The Sinhaouk government, legally neutral yet very corrupt, became very unstable and fell prey to internal political factions. The Khmer Rouge and Lon Nol’s army both attempted coups against the governent with Nol finally seizing power.
The Khmer Republic’s tenure, however, would be short lived as the US Congress reduced Nixon’s requested military aid by more than one billion dollars, abandoning Pho Pem to Pol Pot, whose 4 years in power can be characterized as nothing less than a mass homicide claiming over 1 million lives.
Henry Kissinger explains:
Cambodia was cut off altogether, with the argument that it would help save lives- a euphemism for abandonment, and a grim joke in light of the genocide that followed. In 1975, Cambodia and South Vietnam were overrun by the communists within two weeks of each other, putting an end to America’s emotional misery but not to Indochina’s.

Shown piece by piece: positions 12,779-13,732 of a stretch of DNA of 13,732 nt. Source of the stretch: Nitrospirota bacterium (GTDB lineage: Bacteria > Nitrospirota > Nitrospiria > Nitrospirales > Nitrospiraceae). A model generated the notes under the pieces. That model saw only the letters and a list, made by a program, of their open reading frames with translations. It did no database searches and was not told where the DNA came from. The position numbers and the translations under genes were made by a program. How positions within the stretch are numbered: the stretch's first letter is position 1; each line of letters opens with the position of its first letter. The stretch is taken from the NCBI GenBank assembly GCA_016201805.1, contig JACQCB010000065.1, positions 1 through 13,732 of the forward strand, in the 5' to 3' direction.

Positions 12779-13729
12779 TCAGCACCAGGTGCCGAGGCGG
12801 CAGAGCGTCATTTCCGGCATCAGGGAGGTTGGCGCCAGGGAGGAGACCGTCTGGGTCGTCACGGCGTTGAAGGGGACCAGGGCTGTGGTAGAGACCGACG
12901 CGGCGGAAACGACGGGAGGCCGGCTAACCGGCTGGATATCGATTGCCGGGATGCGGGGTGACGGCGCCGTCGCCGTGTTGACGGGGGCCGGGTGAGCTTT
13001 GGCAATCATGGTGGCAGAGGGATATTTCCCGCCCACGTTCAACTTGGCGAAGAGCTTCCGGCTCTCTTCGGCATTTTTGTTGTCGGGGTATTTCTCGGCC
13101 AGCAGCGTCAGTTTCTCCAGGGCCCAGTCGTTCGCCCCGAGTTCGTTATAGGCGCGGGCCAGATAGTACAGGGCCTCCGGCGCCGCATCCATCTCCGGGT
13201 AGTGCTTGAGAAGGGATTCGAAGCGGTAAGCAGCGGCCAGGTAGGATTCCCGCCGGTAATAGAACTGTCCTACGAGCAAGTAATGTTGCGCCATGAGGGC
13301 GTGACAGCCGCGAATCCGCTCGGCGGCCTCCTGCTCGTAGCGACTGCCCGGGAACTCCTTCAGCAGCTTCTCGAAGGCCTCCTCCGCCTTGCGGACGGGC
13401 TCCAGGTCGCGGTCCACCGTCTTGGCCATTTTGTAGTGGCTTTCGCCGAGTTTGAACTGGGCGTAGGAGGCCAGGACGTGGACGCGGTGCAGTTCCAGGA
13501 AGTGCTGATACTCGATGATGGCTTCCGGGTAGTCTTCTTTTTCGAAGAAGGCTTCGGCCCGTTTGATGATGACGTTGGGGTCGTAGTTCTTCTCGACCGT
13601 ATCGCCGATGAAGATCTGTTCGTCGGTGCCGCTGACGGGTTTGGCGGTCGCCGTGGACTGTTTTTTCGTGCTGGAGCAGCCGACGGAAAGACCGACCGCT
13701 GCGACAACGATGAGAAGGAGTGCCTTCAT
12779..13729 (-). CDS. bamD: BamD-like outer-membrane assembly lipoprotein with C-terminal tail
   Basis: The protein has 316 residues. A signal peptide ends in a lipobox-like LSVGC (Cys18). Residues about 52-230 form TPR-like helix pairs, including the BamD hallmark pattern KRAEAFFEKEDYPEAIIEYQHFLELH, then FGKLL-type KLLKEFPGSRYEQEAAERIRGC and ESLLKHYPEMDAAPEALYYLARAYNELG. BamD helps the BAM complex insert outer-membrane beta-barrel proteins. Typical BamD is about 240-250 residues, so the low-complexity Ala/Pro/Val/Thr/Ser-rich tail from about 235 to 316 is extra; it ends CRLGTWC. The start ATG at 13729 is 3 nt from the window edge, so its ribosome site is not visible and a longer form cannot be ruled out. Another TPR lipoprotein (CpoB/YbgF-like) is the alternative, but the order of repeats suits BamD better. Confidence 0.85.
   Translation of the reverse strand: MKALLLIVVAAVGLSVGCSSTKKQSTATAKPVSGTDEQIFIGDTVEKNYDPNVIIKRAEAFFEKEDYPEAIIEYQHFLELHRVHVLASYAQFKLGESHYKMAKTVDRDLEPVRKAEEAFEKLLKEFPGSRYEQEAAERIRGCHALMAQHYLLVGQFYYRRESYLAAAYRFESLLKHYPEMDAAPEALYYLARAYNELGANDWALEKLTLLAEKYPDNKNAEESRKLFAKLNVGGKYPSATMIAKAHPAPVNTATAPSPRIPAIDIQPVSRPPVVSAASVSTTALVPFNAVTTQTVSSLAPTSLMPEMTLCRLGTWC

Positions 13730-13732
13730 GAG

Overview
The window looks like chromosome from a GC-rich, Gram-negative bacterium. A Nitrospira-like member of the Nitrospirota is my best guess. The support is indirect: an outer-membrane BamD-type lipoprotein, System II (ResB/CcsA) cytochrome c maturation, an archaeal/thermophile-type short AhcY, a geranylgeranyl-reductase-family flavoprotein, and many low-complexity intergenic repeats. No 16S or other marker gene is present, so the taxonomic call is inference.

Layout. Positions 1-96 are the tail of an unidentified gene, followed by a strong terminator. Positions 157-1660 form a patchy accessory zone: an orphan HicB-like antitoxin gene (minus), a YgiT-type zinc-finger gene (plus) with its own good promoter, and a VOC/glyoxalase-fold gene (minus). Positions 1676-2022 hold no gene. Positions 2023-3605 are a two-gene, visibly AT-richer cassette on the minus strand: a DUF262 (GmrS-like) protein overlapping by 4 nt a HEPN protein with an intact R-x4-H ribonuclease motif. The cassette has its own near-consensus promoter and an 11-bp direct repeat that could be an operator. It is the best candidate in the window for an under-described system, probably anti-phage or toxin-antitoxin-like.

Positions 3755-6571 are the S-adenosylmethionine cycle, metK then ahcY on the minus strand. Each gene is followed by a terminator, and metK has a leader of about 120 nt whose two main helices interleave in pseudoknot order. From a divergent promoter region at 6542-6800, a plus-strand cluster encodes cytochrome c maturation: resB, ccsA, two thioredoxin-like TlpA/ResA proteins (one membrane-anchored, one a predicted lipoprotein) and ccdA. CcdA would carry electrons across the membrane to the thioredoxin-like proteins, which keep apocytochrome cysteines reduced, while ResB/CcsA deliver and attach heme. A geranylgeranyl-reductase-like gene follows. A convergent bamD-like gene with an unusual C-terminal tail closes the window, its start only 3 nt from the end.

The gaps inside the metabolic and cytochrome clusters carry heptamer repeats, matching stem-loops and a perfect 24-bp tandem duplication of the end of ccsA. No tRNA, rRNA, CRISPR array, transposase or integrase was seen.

Doesn’t that sound familiar? Today, Salon’s Camille Paglia disagreed, calling an Iraq comparison “a paranoid withdrawal fantasy.”
She even questions the ruthlessness of the Khmer Rouge:
We will never know how many horrific deaths can be traced to the ruthless dictator Pol Pot (it could have been half the number you cite), but they were not always due to “slaughter” per se. Hundreds of thousands of peasants died from starvation and untreated illness in Pol Pot’s madly unrealistic plan to turn Cambodia virtually overnight into an agrarian communist utopia.
Meanwhile in real life, leaders of the Khmer Rouge are getting ready to answer for their war crimes.
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